Tuesday, December 13, 2011

9 Ways to Breaks the Cycle of Comfort Eating

I found this excellent advice over at ivillage.com for people like me who eat for comfort. It's such a good article, I'm reprinting it nearly word for word in its entirety.


Many people turn to food to manage their moods. Unfortunately, what we call “comfort food” is usually loaded with saturated fats and sugary carbohydrates. Eating too much of these feel-good foods can cause weight gain, which in turn makes us feel ashamed of our bodies. These feelings, of course, can have an effect on our moods. It’s a good idea then to talk to other people who are trying to manage their moods and to work toward creating healthier strategies.

 1. Eat Mindfully

The first step toward breaking the food-mood cycle is to take a few days and begin to eat mindfully. In our fast-paced, multitasking culture, we are usually in a rush, with multiple family and job responsibilities. We may eat quickly to manage stress, but we rarely eat mindfully, unless it is a “special” occasion. It only takes a few additional minutes to eat in a more relaxed way. Turn off the TV, put down the laptops and phones, and pay attention to the texture, taste and aroma of your food. Read More: Clean Eating & Mindfulness

2. Don’t Deprive Yourself

Overly restrictive dieting can lead to an all-or-nothing attitude with food, and over time, severe hunger can lead to binge eating. Portion control solves a lot of this. It’s perfectly healthy to eat the food you crave -- if you keep the portion small. You might also spend some time prepping smaller portions of your favorite calorie-laden foods in baggies for you and your family.

( Maura's 2 cents: For Clean Eaters - Reworking favorite foods into Cleaner versions is very satisfying. Knowing that yes - you CAN have pizza { ok, its not Pizza Hut pizza... ) seems to be the little "relief valve" many Clean Eaters find helpful. )

4. Analyze This

If you are like many people, you have a good idea of what your food issues are in general. But if you take a few days to track what you eat and why in a food diary, you will probably understand yourself better. For example, if you are on a severely restrictive diet and skipping breakfast, you’ll realize that your 11:00 a.m. donut binge in the staff lounge is actually a normal response to extreme hunger. Or you might notice that you turn to your good friends Ben and Jerry at night, especially after a loss or disappointment. Read More: Food Journaling

5. Plan Ahead

If you want to change your relationship with food, you’ll need to change your environment. Use your food diary to determine whether you need to clean house. Literally. Packages of cookies, bags of chips and quarts of full-fat ice cream must go if you’ve identified them as unhealthy mood managers. Smaller packaging will help, as will more attractive displays of fruits and vegetables you enjoy. Make it easy on yourself: Cut up celery, carrots and peppers, and keep them toward the front of the fridge, not in the vegetable drawer (which Jerry Seinfeld appropriately refers to as “the Rotter”).Read More: Changing to a Clean Eating Pantry, Sunday: Clean Eating Prep Day - Be Prepared!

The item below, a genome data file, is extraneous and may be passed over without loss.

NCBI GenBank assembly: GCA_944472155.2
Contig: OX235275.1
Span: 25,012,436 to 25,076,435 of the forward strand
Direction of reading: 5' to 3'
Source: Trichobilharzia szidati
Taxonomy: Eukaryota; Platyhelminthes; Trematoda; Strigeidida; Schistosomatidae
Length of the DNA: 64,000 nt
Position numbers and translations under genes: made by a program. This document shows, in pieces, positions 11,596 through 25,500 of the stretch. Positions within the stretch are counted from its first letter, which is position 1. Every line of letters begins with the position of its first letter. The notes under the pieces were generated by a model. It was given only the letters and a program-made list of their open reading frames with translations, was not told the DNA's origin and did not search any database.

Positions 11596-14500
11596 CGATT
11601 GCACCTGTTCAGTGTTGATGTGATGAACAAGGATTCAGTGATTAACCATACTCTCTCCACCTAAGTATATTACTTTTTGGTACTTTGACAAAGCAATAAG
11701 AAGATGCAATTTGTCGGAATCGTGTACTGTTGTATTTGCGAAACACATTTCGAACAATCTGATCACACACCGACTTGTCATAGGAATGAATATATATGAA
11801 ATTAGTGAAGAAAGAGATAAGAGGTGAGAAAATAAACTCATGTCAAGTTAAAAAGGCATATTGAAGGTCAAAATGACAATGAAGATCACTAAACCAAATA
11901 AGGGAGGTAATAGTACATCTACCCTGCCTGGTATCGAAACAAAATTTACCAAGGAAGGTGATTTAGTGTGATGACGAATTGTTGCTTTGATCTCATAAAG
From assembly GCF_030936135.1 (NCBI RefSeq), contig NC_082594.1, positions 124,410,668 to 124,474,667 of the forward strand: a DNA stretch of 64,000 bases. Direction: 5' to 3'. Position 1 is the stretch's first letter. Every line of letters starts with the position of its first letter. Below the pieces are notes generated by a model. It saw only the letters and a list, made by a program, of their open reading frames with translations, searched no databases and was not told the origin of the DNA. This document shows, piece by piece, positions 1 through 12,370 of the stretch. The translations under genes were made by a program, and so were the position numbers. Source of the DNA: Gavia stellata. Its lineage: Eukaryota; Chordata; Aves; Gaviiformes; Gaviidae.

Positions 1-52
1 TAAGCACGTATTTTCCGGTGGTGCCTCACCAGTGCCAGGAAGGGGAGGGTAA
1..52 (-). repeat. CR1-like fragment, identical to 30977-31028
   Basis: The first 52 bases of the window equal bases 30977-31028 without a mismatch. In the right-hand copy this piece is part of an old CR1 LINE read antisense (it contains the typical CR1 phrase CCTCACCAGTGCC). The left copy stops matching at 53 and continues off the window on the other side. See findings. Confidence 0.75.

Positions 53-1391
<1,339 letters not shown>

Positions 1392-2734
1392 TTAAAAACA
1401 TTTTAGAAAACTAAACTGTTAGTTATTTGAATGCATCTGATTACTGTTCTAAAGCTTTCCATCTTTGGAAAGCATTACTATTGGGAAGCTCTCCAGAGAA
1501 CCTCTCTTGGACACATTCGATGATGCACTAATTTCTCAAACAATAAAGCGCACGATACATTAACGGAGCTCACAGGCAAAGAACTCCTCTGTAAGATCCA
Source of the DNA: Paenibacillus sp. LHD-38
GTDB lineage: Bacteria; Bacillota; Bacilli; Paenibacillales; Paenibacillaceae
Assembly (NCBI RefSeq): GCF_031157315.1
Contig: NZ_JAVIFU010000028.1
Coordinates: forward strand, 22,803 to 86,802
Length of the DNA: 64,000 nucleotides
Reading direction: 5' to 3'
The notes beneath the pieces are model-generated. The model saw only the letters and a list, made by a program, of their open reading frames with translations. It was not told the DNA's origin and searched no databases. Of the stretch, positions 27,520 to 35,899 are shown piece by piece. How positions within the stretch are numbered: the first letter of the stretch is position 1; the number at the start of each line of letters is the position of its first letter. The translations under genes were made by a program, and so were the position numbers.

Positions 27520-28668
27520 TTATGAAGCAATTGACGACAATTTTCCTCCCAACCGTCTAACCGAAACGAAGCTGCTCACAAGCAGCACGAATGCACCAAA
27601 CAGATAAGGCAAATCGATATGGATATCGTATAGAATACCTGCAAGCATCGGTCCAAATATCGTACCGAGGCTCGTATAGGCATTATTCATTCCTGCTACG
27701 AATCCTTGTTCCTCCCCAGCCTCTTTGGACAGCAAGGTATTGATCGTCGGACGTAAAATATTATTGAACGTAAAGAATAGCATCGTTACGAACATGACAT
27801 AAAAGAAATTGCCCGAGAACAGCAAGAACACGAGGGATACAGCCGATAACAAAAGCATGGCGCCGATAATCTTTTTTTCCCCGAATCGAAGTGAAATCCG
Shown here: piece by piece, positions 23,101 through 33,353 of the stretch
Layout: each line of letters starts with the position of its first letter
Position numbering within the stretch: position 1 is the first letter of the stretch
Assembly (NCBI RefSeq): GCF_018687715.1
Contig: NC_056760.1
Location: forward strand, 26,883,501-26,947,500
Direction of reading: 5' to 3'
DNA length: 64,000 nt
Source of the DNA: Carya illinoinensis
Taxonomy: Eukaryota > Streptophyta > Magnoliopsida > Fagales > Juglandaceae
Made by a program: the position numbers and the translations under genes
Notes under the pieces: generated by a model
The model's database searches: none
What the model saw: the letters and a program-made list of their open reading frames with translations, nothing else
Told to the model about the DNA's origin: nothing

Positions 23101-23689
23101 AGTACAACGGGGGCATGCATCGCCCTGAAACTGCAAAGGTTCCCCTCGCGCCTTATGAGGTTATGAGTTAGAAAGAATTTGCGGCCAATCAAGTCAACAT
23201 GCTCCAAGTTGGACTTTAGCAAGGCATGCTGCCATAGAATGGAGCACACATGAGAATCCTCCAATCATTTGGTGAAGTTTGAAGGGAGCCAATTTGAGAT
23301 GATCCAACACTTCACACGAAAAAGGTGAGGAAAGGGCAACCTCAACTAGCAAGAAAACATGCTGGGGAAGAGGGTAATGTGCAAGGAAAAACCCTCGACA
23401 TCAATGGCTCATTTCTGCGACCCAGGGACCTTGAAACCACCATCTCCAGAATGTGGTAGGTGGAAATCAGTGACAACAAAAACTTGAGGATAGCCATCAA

6. New Mood-Management Strategy #1: Get Active

Now that you are eliminating food as your mood manager, identify other techniques that work for you. Regular exercise improves mood overall. If you’re feeling sad or anxious, try a short burst of any physical activity, like taking a short walk. Many women climb some stairs to burn calories and release tension. Keep a pair of sneakers at the office so that there are fewer barriers to getting moving at work.

7. New Mood-Management Strategy #2: Change Your Music

Music is one of the most powerful mood changers. In fact, researchers conducting psychological experiments often use mournful music to create sad moods in volunteers. Conversely, you can use your favorite dance music or popular music from your teenage years to boost your mood. Have fun while you create some upbeat playlists. There may well be times when you want to listen to the blues or a violin symphony to fully experience your sadness. But when you want to escape, turn on the cheerful music.

8. New Mood-Management Strategy #3: Make an Acceptance Plan

We sometimes use food because we want to eliminate negative moods quickly, but sometimes it’s better to accept the situation. Whether you’re feeling sadness, anger or anxiety, try to identify the source of your low mood. If it is something you can change, sketch out new solutions. For example, if a co-worker is annoying you, role-play with a friend about how you can be more assertive with the person. If, on the other hand, the situation is something you cannot change at this time, try to accept it. Breathe deeply and often. Take time to relax your muscles, especially your head, shoulder and neck muscles. Visualize a pleasant scene. It’s also a good idea to try to remember the big picture -- your values and goals -- and work on a plan of acceptance, rather than avoidance. You may, for example, have a difficult job, but you and your family need the income.

10. New Mood-Management Strategy #4: Find Your Friends

People with similar problems created the earliest weight-control and other self-help groups because the medical field did not know how to help them. This is still somewhat true in the area of food and mood. You may find some experts to be a bit judgmental or lacking in empathy, but talking to other women (and men) who practice comfort eating can feel like a big support. You will feel connected and understood, and you may be able to share new techniques for mood management.